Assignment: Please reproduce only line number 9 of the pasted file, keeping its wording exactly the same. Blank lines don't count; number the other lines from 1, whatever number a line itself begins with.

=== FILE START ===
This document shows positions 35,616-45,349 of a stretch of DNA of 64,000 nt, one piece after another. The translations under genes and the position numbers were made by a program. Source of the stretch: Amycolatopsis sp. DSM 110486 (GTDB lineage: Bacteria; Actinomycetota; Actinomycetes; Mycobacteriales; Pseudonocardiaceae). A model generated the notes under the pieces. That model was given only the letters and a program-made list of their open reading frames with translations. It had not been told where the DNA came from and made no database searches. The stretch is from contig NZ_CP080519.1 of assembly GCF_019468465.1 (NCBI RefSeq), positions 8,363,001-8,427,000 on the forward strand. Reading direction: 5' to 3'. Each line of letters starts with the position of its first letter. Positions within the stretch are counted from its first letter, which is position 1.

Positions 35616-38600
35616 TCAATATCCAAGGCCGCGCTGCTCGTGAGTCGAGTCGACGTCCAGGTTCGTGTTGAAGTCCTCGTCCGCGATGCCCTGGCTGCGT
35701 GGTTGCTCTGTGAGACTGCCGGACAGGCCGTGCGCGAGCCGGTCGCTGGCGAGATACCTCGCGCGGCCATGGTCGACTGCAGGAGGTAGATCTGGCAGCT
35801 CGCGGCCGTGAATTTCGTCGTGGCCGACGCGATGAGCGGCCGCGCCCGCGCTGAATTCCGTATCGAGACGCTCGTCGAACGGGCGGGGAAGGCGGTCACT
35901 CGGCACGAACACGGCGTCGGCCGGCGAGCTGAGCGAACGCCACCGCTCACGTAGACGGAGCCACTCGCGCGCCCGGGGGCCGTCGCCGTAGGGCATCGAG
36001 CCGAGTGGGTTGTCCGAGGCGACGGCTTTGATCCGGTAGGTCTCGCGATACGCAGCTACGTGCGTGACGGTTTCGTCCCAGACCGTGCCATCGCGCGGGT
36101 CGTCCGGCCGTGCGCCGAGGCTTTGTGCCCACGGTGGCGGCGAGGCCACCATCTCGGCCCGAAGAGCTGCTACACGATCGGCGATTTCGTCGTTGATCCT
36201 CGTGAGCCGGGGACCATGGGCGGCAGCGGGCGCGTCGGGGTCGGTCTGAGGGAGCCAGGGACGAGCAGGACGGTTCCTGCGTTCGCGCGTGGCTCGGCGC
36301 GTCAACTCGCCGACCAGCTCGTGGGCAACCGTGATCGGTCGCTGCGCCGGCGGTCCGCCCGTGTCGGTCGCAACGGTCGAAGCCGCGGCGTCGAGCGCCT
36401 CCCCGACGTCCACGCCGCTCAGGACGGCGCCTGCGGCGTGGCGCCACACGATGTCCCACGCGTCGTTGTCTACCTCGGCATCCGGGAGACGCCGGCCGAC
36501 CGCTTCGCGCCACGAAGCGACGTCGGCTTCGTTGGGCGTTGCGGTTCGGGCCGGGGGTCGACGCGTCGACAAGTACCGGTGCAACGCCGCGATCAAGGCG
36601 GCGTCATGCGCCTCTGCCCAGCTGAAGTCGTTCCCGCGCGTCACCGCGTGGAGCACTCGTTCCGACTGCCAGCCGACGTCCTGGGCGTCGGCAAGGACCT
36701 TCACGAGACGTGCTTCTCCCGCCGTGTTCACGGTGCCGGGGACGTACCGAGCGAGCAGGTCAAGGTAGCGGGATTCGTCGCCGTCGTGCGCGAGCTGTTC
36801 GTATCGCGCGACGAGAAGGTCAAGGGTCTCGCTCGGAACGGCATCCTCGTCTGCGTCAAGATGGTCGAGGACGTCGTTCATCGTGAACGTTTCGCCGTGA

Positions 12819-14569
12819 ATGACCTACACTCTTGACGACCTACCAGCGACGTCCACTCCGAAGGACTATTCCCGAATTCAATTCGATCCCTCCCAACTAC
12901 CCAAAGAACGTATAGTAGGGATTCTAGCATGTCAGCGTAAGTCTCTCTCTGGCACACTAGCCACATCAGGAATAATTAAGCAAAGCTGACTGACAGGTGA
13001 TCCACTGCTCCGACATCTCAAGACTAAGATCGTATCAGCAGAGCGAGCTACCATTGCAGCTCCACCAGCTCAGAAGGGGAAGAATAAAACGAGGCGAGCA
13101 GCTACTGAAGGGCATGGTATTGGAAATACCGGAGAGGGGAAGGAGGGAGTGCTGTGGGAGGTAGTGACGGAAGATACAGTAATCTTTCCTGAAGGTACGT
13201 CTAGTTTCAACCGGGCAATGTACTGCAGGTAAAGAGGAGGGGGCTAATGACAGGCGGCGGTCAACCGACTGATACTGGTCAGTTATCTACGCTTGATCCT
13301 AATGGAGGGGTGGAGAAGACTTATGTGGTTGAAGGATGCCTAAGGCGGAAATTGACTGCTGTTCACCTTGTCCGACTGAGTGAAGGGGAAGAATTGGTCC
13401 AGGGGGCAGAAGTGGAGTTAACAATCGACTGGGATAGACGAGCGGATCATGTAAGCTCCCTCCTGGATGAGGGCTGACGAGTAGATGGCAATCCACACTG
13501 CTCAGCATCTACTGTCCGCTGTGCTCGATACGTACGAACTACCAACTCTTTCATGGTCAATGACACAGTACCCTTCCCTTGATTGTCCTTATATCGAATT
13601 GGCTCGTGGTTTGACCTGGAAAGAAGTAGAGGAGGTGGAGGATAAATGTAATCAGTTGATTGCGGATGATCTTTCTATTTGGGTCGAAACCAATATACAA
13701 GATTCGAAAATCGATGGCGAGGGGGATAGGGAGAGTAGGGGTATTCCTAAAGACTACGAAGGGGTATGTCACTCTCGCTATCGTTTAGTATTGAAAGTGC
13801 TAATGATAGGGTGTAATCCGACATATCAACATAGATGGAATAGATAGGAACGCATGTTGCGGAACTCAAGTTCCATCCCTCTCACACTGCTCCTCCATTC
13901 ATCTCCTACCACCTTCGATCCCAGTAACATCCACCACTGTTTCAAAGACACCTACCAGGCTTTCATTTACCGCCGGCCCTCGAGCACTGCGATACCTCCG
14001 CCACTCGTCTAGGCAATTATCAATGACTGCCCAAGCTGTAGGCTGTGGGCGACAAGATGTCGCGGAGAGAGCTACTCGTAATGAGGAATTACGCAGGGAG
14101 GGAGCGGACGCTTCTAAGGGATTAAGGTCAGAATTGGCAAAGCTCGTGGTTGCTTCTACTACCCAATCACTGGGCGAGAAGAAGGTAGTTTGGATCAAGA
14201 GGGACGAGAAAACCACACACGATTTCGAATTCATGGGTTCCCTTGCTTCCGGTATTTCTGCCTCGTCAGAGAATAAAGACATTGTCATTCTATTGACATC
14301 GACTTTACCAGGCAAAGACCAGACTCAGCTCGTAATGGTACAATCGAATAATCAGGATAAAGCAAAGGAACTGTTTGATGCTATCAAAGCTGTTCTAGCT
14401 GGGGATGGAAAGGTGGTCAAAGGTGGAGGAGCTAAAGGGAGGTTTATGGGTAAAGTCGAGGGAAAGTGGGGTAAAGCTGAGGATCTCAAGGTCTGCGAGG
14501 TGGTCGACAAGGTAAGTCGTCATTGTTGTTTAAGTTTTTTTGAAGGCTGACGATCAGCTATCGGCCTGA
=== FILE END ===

36201 CGTGAGCCGGGGACCATGGGCGGCAGCGGGCGCGTCGGGGTCGGTCTGAGGGAGCCAGGGACGAGCAGGACGGTTCCTGCGTTCGCGCGTGGCTCGGCGC